2020 was a good year.
The coronavirus pandemic has had devastating effects around the world, but there is much to be hoped for.
Numerous coronavirus vaccines have been developed and vaccination campaigns are running around the world, including here in Canada.
The start of the year was largely uneventful for Canada’s immigration system. After a federal election at the end of 2019, the Canadian government had a new mandate and a new immigration minister. The government’s immigration mandate letter and official political statements did not reveal any major changes. Canada would continue to welcome large numbers of immigrants, international students, and overseas workers to support a strong economy and society.
Then the coronavirus pandemic hit.
Below is an overview of the 5 Canadian Immigration Stories from CIC News in 2020.
5. Canada exempts large families from travel restrictions
On October 2, just a week before the country’s Thanksgiving weekend, the Canadian government announced new major exemptions to its coronavirus travel restrictions. In his remarks on the day, Immigration Minister Marco Mendicino admitted that the travel restrictions on families in Canada are tough, so the government relaxed its rules to allow extended family members of Canadian citizens and permanent residents to enter the country.
Until then, the only family members exempt from travel regulations were immediate family members (spouse, domestic partner, dependent children, grandchildren, parents or stepparents, and guardians or tutors of Canadian citizens and permanent residents).
The October 2 announcement allowed for a more open definition of family that now includes individuals in an exclusive and long-term relationship and their dependent children, non-dependent children, grandchildren, siblings, half and step siblings, and grandparents.
Needless to say, the extended family exception brought significant relief to Canadians who have not been able to see their loved ones since the pandemic began.
4. International students will be accommodated
The October 2 announcement also exempted more international students from travel restrictions. However, Canada had gradually introduced a number of key accommodations for international students during the pandemic.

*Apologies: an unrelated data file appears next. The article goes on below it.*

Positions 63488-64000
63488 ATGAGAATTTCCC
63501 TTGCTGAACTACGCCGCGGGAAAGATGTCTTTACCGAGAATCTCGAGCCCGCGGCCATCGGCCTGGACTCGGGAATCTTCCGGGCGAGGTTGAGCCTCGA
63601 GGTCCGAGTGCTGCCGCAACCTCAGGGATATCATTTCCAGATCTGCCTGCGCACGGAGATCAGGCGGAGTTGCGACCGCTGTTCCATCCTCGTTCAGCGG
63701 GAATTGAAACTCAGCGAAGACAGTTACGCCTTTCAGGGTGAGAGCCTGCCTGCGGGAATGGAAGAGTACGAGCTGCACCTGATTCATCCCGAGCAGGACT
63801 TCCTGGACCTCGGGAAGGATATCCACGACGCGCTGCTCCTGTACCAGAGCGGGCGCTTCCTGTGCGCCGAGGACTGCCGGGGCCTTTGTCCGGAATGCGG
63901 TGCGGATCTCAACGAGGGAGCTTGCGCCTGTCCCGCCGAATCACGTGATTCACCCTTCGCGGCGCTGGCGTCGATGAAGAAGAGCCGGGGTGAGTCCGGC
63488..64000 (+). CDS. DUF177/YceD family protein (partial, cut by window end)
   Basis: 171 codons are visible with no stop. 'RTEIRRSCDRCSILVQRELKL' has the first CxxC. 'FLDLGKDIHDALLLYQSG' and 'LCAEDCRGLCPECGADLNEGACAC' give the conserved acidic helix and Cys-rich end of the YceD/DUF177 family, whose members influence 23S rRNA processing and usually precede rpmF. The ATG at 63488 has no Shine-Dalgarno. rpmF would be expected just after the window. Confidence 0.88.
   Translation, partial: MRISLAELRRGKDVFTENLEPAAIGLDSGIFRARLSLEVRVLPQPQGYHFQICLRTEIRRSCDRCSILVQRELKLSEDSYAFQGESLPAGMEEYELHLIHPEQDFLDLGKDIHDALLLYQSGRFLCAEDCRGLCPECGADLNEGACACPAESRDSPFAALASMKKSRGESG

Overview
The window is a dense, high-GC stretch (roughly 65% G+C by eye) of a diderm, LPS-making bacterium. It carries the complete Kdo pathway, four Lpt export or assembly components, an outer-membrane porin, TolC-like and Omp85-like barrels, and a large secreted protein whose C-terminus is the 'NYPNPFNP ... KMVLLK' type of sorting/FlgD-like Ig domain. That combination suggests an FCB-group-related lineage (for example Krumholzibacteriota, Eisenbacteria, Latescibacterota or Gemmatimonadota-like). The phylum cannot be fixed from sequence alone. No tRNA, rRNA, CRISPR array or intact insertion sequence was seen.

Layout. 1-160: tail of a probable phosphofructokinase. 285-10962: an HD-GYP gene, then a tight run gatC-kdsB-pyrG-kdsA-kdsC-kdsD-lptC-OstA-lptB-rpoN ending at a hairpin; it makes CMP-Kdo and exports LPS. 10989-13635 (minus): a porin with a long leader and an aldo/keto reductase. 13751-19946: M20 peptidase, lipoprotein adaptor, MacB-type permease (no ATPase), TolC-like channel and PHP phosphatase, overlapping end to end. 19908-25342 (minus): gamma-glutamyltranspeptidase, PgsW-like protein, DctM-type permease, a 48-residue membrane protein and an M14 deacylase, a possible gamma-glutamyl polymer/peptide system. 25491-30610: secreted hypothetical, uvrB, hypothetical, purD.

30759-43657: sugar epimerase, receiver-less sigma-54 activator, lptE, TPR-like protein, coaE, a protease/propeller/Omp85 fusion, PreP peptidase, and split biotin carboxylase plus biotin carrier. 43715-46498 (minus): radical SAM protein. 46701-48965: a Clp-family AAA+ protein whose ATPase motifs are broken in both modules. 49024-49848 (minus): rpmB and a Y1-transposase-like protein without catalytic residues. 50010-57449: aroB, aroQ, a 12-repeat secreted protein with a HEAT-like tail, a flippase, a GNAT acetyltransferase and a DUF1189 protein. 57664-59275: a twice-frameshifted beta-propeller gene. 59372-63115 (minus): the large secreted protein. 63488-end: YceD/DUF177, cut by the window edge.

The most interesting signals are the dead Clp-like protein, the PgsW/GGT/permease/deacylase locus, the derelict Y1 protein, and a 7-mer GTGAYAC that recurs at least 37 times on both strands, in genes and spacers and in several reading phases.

As of this announcement, only a few international students have been able to enter Canada, namely those who were in possession of a study permit at the time the travel restrictions went into effect. However, this was lifted in October, allowing more study permit holders enrolled in Canadian colleges and universities with coronavirus preparedness plans to enter the country as well.
Arguably the largest accommodation, however, was announced by Immigration, Refugees and Citizenship Canada (IRCC) on May 14th and has proven to be the most read CIC News story of 2020. IRCC stated that international students could complete their studies at Canadian colleges and universities by December 31, 2020 if they were abroad and that study does not affect eligibility for a Postgradual Work Permit (PGWP).
The IRCC had previously announced a relaxation of its PGWP rules, but only for a limited period of time. By extending it until the end of the year, the IRCC strongly encouraged international students to continue their Canadian studies during the pandemic. Before the changes, online studies could not count towards PGWP eligibility.
The reason PGWP housing is so important is because the vast majority of international students want to move to permanent Canada residence. Often they need to gain Canadian work experience here after completing their studies in order to be eligible for Canadian immigration. The PGWP has proven to be the cornerstone of this effort and is by far the most popular work permit option in Canada today. The PGWP enables international students to gain the work experience they need to stay permanently and ultimately make the transition to becoming the Canadian citizens of tomorrow.
Without the IRCC accommodations, many international students would likely have either given up or delayed their studies in Canada, which would have hurt Canada’s economy even more. Instead, the changes to the IRCC gave students the green light to begin their studies online and still reap the benefits of the PGWP.
Since then, the IRCC has again extended its PGWP eligibility period to April 30, 2021.
3. Express entry records are destroyed
Most Canadian immigrants are welcomed as business class skilled workers, and express entry is the primary method that Canada uses to manage skilled worker applications.
Prior to the pandemic, express entry draws were held roughly every two weeks, usually on Wednesdays, with between 3,000 and 4,000 successful candidates receiving immigration invitations in each drawing.